Harrisburg, May 14, 2015 – Today, State Senator Vincent Hughes announced he has introduced SB 118, Governor Wolf’s proposal to provide $3.8 billion in property tax relief for Pennsylvania’s homeowners as part of the 2015-2016 State Budget.

SB 118 would totally eliminate school district property taxes for approximately 270,000 senior citizens. Renters with incomes of up to $50,000 will also be eligible for a $500 rent rebate. Certain school districts will also be able to provide millage rate reductions to reduce property taxes across the board.

In Philadelphia, residents would see historic reductions in the city’s wage tax in addition to property tax relief. The city would also receive funding to eliminate its local cigarette tax and provide relief from its 8% sales tax.

“If enacted, this proposal will cut school property taxes by $3.8 billion,” said Senator Hughes. “That would result in a 50 percent reduction in property taxes for the average homeowner and allow a large number of school districts to totally eliminate school property taxes for homeowners and business. I am proud to be offering Governor Wolf’s property tax relief plan in the Pennsylvania Senate.”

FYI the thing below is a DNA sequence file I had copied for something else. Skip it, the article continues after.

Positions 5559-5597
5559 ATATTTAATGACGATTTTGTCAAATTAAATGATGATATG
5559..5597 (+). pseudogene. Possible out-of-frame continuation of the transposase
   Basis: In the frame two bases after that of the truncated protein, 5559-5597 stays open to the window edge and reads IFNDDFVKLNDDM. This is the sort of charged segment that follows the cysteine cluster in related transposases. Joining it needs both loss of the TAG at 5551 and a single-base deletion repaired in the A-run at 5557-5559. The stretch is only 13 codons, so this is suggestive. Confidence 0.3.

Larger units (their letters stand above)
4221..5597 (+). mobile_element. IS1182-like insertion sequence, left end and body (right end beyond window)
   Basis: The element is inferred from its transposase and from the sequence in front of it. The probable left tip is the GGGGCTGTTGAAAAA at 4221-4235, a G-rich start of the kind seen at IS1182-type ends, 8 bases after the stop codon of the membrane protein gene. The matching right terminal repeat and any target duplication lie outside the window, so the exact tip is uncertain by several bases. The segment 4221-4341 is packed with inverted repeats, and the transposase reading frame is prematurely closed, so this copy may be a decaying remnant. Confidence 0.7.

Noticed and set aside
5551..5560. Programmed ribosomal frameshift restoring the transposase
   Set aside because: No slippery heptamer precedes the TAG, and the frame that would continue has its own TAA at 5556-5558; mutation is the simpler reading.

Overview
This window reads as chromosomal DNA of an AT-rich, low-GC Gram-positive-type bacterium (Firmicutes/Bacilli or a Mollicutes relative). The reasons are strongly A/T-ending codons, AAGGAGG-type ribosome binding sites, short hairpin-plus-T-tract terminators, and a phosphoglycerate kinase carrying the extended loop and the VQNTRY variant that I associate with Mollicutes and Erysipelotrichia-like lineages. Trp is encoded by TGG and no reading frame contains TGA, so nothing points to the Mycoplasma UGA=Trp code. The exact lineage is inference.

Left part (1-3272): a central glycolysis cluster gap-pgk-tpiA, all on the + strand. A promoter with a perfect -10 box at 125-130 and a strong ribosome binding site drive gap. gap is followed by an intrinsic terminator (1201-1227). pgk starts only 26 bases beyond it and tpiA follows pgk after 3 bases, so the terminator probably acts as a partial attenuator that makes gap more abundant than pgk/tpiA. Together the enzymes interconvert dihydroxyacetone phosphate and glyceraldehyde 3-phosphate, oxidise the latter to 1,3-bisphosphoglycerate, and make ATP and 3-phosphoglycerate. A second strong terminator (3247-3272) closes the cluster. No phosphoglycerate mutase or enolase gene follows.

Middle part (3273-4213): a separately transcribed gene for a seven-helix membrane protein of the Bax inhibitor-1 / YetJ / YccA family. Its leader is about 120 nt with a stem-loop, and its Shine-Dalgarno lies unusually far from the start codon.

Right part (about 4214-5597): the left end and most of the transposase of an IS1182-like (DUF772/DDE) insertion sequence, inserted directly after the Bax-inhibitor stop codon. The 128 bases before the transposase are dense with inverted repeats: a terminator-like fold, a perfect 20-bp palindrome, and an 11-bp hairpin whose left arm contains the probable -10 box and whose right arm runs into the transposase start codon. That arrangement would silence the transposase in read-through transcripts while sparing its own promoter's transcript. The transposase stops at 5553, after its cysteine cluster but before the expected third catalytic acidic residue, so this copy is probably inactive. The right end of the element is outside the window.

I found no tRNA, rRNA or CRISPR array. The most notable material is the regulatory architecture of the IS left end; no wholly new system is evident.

“We know that property taxes have skyrocketed in the past four years,” said Senator Hughes. “Thanks to former Governor Corbett’s massive cuts in state education funding, over 90 percent of local school districts have been forced to raise property taxes. This package is the relief that Pennsylvania’s homeowners desperately need.”

“This legislation should attract bipartisan support in the Senate,” said Senator Hughes. “While the House of Representatives acted on a plan yesterday, I believe the Wolf Plan is superior. I look forward to the upcoming debate on this issue as we work to provide historic school district property tax relief to the people of Pennsylvania.”

The property tax cuts would be achieved through changes to personal income tax and sales tax to be passed by the General Assembly. The proposal would also keep in place Pennsylvania’s existing limits on school property tax increases and enact further restrictions on when school districts can raise property taxes.